Density Gradient Centrifugation

Density Gradients & Making Them QUICKLY!
(density = mass/volume; equivalent term = specific gravity)

Density gradients are used in many different operations:

There are several ways for making density gradients including those that use syringes, twin linked containers, and other devices. Here are two very simple additional ways to make linear density gradients:

  1. This might be simple but it is one that takes many hours: fill a plastic centrifuge tube with - say - a 10% sucrose solution. Put it in the freezer. The first part that freezes will be almost pure water at the top, with only a little sucrose trapped in it, but as the overlying ice layer gets thicker, more and more sucrose is trapped within it. Thus when it is completely frozen, the top has little sucrose and the bottom has much. Upon subsequent thawing, the bottom melts first, and the melting proceeds upwards reinforcing the preparation of the gradient.

  2. Here is one that takes about 60 seconds of time from start to finish!

    The beauty of this procedure, which was invented by this author with the help of a remarkable undergraduate, is that it is not limited to centrifuge tubes. Cylinders of any size will work.


    1. Isopycnography (Equilibrium Density Gradient Centrifugation), which is used for separating things on the basis of differing intrinsic densities. This is a "static" system as the experimental objects come to rest at points in the tube at which they are in density equilibrium with the surrounding solvent at that point.

    2. Sedimentation Centrifugation, which is used to separate things on the basis of their differing "effective" sizes, or, roughly, on the basis of molecular weights. This is a "dynamic" situation because the experimental objects have started at the top and are settling through the gradient at rates roughly proportionate to the square roots of their molecular weights.


      In all instances, a centrifuge tube is filled with an aqueous solution that gradually increases in concentration of solute with depth. Depending on which of the two above uses is desired, different solutes are used.

      1. In isopycnography the solvent at the bottom of the tube must have a density greater than any of the experimental objects in the tube. Some favorite solutes are the various salts of expensive cesium (caesium) such as CsCl, Cs2SO4, or CsFormate, and sodium bromide (NaBr). Commonly employed gradients go from specfic gravities of 1.1 (top) to 1.8 (bottom). The centrifuges are usually run at speeds of over 30,000 rpm for days so that nucleic acids or proteins can migrate to their isopycnotic points where they then float at equilibrium. A great deal of the early work in molecular biology employed isopycnography until the discovery by Agnar Nygaard (visiting prof at the Univ. of Illinois from the University of Oslo) that nitrocellulose tightly bound many of the molecules.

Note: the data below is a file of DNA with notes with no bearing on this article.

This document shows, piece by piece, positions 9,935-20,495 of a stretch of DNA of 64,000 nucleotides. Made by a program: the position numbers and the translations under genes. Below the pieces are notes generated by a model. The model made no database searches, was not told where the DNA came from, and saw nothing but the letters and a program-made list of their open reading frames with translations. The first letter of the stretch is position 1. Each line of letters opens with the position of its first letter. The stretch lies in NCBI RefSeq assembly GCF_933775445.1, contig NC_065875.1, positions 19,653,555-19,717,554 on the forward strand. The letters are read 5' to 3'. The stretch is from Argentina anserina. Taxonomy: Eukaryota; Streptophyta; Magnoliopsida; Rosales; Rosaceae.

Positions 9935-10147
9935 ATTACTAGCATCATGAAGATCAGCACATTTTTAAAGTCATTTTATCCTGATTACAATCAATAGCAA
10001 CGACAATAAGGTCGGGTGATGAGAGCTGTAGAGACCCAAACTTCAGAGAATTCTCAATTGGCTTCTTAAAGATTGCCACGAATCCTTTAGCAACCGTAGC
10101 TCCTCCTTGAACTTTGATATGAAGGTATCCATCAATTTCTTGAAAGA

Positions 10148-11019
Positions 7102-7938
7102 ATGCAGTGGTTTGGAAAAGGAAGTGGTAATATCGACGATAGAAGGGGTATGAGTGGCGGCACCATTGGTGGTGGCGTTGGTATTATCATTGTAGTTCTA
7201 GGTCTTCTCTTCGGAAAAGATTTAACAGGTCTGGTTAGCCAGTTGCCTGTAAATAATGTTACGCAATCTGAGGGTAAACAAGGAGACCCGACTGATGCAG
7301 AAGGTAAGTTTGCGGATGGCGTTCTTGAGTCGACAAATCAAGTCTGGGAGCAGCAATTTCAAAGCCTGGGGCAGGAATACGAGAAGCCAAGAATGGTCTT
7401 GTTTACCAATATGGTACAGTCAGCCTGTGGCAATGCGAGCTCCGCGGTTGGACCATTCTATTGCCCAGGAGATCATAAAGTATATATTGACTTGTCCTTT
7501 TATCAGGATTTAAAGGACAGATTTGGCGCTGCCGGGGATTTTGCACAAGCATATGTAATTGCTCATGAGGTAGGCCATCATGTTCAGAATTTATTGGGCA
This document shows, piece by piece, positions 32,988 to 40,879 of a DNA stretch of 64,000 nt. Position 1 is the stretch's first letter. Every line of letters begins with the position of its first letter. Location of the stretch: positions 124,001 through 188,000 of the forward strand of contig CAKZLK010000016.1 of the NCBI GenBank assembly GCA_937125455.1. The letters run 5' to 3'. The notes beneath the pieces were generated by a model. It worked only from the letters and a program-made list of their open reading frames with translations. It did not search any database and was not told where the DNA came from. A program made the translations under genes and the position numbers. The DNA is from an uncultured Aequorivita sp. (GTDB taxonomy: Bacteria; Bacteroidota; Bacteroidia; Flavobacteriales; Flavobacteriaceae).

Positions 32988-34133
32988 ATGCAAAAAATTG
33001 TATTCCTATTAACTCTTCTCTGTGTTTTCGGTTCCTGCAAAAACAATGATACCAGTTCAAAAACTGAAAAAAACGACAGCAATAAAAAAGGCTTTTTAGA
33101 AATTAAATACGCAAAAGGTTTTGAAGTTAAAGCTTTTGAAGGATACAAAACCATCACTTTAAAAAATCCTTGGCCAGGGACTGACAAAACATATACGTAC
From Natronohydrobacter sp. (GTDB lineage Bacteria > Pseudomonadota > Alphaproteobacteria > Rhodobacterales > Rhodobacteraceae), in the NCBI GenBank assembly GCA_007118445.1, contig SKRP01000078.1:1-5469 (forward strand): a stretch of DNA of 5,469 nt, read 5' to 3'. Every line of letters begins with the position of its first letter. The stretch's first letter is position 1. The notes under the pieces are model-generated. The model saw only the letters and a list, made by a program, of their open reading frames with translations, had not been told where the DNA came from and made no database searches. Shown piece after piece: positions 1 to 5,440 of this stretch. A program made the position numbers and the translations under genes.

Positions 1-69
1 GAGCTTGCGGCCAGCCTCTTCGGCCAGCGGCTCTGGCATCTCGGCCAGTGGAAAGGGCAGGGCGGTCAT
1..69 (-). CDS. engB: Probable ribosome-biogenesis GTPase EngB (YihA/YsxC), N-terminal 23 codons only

2. In sedimentation centrifugation, the solute is sucrose or some other not very dense substance that has appreciable viscosity. The experimental substances (usually particles) are overlayered atop the gradient, which is then centrifuged for up to 20 hours at about 20,000 rpm. It may be helpful to imagine this as Galileo's dropping the piece of lead shot and the lead cannon ball from the top of the Tower of Pisa through - not air - but molasses. The big cannon ball would hit the ground long before the bit of shot. In essence this is a matter of drag, which depends on the surface to mass ratio - the higher the ratio, the slower the descent. Thus, for example, the smaller part of a ribosome sinks much slower than the larger portion.

        For items that differ only in size and have the same density, Svedberg determined that the settling rate, S, had this relationship to molecular weight.

        S2/s2 = MW/mw

        Thus looking at the two major components of prokaryotic ribosomes, which are denominated as 16S and 23S, where "S" is the Svedberg unit, and can be thought of mnemonically as Settling or Sedimenting rates:

        232/162 = MW/mw = 529/256 = approx. 2

        Thus the larger portion is about twice the size of the smaller portion in prokaryotic ribosomal subunits.

        Shape plays a significant role also: imagine two sheets of paper. One is wadded into a tight ball and the other remains a flat sheet. Both are dropped from a high elevation. Which reaches the ground first? Both are the same in every way except for shape, which impinges on the relative effective surface area.

        WARNING! Again! This is a system in which ALL the experimental particles in the tube will eventually go to the bottom of the tube if the tube is centrifuged too long. (In isopycnography, on the other hand, which is an "equilibrium" system, one theoretically cannot centrifuge for too long.)


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